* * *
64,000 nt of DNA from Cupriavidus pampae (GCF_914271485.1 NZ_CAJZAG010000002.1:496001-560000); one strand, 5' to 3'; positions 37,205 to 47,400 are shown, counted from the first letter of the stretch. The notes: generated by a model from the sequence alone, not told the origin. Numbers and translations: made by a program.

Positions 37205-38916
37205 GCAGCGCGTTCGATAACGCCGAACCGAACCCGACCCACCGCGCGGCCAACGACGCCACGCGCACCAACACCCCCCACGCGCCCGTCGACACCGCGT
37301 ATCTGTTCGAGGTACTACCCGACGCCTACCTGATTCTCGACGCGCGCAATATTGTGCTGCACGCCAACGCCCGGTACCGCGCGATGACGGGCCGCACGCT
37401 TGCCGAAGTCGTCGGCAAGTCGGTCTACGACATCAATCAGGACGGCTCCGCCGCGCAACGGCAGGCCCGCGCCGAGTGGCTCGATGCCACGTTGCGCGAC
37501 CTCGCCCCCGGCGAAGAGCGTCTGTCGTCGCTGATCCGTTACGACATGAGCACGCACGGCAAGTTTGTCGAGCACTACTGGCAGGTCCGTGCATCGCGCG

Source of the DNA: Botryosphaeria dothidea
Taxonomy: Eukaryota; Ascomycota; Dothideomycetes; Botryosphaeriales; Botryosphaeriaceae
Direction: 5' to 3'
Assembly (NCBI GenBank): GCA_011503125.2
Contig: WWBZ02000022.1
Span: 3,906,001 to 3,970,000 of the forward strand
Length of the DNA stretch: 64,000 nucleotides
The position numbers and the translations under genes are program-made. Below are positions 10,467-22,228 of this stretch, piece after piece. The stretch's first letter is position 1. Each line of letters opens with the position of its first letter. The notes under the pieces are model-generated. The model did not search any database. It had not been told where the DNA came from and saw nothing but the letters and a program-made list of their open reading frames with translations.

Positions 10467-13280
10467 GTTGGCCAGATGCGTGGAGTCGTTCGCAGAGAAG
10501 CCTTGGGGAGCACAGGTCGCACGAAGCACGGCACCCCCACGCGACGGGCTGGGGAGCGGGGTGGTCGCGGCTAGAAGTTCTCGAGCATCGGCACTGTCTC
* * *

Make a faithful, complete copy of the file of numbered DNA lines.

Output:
64,000 nt of DNA from Cupriavidus pampae (GCF_914271485.1 NZ_CAJZAG010000002.1:496001-560000); one strand, 5' to 3'; positions 37,205 to 47,400 are shown, counted from the first letter of the stretch. The notes: generated by a model from the sequence alone, not told the origin. Numbers and translations: made by a program.

Positions 37205-38916
37205 GCAGCGCGTTCGATAACGCCGAACCGAACCCGACCCACCGCGCGGCCAACGACGCCACGCGCACCAACACCCCCCACGCGCCCGTCGACACCGCGT
37301 ATCTGTTCGAGGTACTACCCGACGCCTACCTGATTCTCGACGCGCGCAATATTGTGCTGCACGCCAACGCCCGGTACCGCGCGATGACGGGCCGCACGCT
37401 TGCCGAAGTCGTCGGCAAGTCGGTCTACGACATCAATCAGGACGGCTCCGCCGCGCAACGGCAGGCCCGCGCCGAGTGGCTCGATGCCACGTTGCGCGAC
37501 CTCGCCCCCGGCGAAGAGCGTCTGTCGTCGCTGATCCGTTACGACATGAGCACGCACGGCAAGTTTGTCGAGCACTACTGGCAGGTCCGTGCATCGCGCG

Source of the DNA: Botryosphaeria dothidea
Taxonomy: Eukaryota; Ascomycota; Dothideomycetes; Botryosphaeriales; Botryosphaeriaceae
Direction: 5' to 3'
Assembly (NCBI GenBank): GCA_011503125.2
Contig: WWBZ02000022.1
Span: 3,906,001 to 3,970,000 of the forward strand
Length of the DNA stretch: 64,000 nucleotides
The position numbers and the translations under genes are program-made. Below are positions 10,467-22,228 of this stretch, piece after piece. The stretch's first letter is position 1. Each line of letters opens with the position of its first letter. The notes under the pieces are model-generated. The model did not search any database. It had not been told where the DNA came from and saw nothing but the letters and a program-made list of their open reading frames with translations.

Positions 10467-13280
10467 GTTGGCCAGATGCGTGGAGTCGTTCGCAGAGAAG
10501 CCTTGGGGAGCACAGGTCGCACGAAGCACGGCACCCCCACGCGACGGGCTGGGGAGCGGGGTGGTCGCGGCTAGAAGTTCTCGAGCATCGGCACTGTCTC